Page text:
STEUBENVILLE -When it comes to shale drilling in the Buckeye State, U.S. Rep. Bill Johnson thinks federal regulators need to "butt out."
Johnson, R-Marietta, said Ohioans "are sitting on the world's largest deposit of natural gas" and said shale has the potential to be an economic driver for the state for decades to come.
"I'm extremely excited about the opportunity, but it is an opportunity," said Johnson, in Steubenville to host a regional oil and gas forum at Eastern Gateway Community College back in October. The forum focused on the economic opportunities shale development will bring to the region. "We've got to make sure federal regulators do not stand in the way. If it's not a public safety or a public health related issue, they need to butt out. I'm going to fight for that, see that it happens."
U.S. Rep. Bill Johnson, R-Marietta, hosted an oil and gas forum in October at Eastern Gateway Community College. - Linda Harris
Johnson told the crowd he's "convinced the U.S. Environmental Protection Agency and Department of Interior are going to try and insert themselves into the process and make it difficult for us to capitalize on this opportunity."
"I'm going to work hard to keep that from happening, because I believe the state Department of Natural Resources and the state Department of Environmental Protection are much more qualified to make sure that what we're doing here in Ohio is in the best interest of Ohioans," he said.
"Harvesting natural gas is an expensive, painstaking process, one we need to make sure is done safely. But we've been doing this for a very, very long time. The process has been around for more than 60 years. We know how to do it safely, and we believe we can and will continue to do it safely. Ohio is on the cutting edge of this opportunity."
But, Johnson also said residents need to be able to make informed decisions, and said local leaders must ensure shale development brings "a long-term, permanent return to prosperity. We need to make sure we don't have big companies coming in here, taking all our resources and then (taking) off."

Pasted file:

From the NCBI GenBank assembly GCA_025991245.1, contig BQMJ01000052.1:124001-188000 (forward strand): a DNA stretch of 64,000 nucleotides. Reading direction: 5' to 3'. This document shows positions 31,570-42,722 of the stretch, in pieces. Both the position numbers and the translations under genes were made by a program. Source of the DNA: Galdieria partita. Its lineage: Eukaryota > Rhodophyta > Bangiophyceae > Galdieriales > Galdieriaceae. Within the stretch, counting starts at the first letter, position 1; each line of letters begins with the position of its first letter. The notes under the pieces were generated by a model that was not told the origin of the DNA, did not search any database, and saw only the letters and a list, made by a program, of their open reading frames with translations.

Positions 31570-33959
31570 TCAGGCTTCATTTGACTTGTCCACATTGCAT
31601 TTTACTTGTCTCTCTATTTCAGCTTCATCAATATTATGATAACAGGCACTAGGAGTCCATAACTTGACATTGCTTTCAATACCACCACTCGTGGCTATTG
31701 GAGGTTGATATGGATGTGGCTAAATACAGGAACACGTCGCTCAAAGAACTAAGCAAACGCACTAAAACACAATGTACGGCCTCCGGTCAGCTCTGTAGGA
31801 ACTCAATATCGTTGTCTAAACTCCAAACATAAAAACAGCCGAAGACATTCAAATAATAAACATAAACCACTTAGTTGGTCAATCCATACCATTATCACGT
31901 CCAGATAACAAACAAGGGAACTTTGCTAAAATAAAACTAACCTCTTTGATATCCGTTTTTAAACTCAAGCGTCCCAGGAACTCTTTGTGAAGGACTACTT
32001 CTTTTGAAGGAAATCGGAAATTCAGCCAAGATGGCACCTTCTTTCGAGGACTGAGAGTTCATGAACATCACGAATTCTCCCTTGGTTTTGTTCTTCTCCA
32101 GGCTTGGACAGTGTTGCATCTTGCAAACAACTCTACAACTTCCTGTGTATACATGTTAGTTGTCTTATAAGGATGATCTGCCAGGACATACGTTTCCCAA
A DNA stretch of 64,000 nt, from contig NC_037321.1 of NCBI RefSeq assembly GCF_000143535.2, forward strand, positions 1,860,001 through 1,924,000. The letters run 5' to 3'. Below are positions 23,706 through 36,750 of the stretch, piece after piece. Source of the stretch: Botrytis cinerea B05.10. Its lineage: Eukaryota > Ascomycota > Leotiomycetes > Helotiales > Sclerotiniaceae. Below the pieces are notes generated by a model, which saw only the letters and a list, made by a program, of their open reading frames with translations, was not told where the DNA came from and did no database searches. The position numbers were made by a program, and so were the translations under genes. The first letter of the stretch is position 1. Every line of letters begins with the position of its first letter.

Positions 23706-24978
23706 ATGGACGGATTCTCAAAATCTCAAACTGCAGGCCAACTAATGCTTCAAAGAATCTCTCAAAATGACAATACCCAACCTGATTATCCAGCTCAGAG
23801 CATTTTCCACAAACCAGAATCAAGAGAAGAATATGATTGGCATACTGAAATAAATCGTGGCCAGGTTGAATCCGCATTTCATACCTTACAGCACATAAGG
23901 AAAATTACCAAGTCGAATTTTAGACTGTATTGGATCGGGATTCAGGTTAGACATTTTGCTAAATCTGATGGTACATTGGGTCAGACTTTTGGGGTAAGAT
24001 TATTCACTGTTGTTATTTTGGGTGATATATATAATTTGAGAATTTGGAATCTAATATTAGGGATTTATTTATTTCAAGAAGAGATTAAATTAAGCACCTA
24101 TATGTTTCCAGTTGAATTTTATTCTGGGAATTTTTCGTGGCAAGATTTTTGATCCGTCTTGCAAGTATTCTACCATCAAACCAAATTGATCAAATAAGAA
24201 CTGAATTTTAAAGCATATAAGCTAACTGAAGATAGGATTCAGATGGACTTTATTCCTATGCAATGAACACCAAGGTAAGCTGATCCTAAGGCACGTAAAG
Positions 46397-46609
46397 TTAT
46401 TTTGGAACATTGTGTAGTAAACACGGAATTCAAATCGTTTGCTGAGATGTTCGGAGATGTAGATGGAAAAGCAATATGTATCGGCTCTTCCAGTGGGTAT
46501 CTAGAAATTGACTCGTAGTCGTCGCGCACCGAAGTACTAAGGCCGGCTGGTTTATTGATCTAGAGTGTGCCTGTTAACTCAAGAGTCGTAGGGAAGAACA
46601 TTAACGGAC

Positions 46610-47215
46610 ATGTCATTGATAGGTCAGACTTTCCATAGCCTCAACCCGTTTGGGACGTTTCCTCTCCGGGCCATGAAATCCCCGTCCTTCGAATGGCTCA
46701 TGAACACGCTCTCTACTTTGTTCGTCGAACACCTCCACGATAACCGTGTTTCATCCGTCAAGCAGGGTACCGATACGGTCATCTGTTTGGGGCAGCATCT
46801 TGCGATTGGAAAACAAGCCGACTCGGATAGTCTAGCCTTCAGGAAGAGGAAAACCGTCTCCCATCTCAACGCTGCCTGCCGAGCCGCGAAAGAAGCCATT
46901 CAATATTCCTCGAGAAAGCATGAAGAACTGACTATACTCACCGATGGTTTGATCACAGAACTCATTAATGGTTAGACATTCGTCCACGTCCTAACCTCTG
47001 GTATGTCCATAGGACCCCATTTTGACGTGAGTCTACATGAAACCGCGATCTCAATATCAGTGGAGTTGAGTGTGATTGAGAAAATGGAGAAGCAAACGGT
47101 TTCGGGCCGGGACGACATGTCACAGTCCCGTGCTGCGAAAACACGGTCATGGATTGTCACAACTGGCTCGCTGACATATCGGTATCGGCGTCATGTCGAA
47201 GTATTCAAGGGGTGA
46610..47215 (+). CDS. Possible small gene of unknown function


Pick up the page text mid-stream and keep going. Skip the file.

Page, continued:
"I'm not even sure we have come to grips with the opportunity that may be coming our way," he added. "When we talk about other places around the nation that have capitalized on this kind of opportunity with much less resources, we're talking about places like Fort Worth and Houston."
Thursday's forum was also attended by Tom Stewart, vice president of the Ohio Oil and Gas Association. The event drew residents and government leaders from Columbiana, Belmont and Jefferson counties.
One man said he was all for drilling, but had chosen not to lease the mineral rights to his property only to find out the oil and gas underlying his property could be pooled with surrounding properties "even if I don't sign."
Others complained that leases are going for thousands more now than when they signed away their rights, and asked what recourse they had.
"It's a difficult issue, one that's rippling across Ohio and the other shale states," Stewart said, advising landowners to seek qualified legal advice before they sign mineral leases.